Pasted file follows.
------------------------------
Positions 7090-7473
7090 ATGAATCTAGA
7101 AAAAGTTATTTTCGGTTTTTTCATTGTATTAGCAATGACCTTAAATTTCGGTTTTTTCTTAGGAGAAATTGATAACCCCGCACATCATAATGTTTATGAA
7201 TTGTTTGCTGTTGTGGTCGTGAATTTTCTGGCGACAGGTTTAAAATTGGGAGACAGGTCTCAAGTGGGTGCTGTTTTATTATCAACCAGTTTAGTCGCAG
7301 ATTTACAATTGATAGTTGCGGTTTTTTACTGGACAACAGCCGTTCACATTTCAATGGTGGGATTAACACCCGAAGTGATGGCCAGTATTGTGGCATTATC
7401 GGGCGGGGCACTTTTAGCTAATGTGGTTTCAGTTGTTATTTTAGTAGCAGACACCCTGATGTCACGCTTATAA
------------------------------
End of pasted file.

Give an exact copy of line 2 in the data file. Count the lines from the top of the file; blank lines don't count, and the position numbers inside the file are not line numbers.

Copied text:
7090 ATGAATCTAGA